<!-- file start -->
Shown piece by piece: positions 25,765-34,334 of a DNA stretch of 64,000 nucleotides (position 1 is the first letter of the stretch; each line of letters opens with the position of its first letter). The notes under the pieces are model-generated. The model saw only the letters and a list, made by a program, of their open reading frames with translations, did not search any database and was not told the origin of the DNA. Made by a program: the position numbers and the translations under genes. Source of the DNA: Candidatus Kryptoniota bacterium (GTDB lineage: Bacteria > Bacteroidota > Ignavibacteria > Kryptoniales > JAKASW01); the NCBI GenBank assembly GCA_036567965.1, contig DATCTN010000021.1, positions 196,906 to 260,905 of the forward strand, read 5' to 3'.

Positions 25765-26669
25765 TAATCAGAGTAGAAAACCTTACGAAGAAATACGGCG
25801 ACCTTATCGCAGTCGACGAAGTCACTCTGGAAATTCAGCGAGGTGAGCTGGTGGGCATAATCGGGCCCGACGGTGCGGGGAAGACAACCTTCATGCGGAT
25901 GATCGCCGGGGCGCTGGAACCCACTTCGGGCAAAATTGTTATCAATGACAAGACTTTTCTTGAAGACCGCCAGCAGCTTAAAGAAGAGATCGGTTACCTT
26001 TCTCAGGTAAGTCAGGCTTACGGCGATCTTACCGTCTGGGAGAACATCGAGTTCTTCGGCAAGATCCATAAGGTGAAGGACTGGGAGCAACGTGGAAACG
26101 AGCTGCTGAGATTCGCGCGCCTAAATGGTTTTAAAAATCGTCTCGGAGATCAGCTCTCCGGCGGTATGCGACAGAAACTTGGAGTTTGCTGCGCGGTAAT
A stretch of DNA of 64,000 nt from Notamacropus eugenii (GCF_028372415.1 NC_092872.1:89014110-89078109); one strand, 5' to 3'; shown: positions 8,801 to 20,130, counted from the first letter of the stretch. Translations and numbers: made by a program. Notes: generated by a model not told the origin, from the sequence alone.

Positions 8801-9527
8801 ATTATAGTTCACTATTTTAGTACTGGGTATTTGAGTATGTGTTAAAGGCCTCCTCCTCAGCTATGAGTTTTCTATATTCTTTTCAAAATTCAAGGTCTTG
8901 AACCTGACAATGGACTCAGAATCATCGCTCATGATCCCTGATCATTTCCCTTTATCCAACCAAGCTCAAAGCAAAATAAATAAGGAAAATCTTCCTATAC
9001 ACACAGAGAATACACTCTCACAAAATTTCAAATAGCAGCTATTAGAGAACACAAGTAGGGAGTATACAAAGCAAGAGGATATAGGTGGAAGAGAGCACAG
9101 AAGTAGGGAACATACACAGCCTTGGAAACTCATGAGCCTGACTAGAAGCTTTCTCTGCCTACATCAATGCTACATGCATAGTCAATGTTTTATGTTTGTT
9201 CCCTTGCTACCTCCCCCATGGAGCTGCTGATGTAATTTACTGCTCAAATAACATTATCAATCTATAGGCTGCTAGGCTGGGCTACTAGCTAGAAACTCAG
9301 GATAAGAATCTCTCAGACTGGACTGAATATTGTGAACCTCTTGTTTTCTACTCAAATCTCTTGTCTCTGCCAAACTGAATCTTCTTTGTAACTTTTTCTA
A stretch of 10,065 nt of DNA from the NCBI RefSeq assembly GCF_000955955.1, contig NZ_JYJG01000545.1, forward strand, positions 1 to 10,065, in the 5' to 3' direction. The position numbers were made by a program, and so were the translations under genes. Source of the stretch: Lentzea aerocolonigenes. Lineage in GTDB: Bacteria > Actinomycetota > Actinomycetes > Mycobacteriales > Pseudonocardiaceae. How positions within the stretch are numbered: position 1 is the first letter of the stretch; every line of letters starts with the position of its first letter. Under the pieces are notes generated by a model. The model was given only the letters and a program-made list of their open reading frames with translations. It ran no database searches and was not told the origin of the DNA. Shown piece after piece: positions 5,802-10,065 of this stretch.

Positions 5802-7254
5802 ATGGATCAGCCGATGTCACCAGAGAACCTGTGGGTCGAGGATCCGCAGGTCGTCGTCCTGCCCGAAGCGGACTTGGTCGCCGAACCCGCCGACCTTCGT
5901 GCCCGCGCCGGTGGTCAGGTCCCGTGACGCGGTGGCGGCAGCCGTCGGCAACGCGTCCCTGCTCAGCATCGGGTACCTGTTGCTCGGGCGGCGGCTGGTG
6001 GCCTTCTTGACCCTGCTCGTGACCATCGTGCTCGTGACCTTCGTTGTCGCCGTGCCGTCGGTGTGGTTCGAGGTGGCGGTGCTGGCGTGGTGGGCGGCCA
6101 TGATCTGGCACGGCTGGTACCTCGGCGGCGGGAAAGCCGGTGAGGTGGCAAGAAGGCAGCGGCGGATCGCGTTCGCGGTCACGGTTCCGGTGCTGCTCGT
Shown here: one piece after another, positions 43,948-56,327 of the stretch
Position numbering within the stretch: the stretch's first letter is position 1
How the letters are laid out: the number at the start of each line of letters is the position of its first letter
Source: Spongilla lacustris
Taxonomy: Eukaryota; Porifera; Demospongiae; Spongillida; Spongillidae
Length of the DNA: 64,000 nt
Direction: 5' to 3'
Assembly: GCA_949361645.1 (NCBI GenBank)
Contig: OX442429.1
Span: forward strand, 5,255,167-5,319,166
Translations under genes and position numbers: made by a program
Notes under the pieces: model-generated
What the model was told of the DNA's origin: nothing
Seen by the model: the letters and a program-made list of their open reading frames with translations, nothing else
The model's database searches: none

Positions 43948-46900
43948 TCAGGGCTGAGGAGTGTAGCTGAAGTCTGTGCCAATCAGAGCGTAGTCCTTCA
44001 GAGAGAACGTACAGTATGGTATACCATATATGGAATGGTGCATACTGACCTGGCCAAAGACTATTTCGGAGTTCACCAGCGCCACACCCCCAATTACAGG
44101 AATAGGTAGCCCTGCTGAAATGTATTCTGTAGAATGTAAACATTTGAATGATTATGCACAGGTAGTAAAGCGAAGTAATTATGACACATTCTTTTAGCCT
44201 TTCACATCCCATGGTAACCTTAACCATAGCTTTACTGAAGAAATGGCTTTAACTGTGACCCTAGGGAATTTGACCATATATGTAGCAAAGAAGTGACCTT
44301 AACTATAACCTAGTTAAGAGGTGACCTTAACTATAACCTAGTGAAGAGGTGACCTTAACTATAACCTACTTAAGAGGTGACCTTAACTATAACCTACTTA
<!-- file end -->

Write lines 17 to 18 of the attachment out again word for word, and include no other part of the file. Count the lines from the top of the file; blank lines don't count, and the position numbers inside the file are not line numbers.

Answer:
Positions 5802-7254
5802 ATGGATCAGCCGATGTCACCAGAGAACCTGTGGGTCGAGGATCCGCAGGTCGTCGTCCTGCCCGAAGCGGACTTGGTCGCCGAACCCGCCGACCTTCGT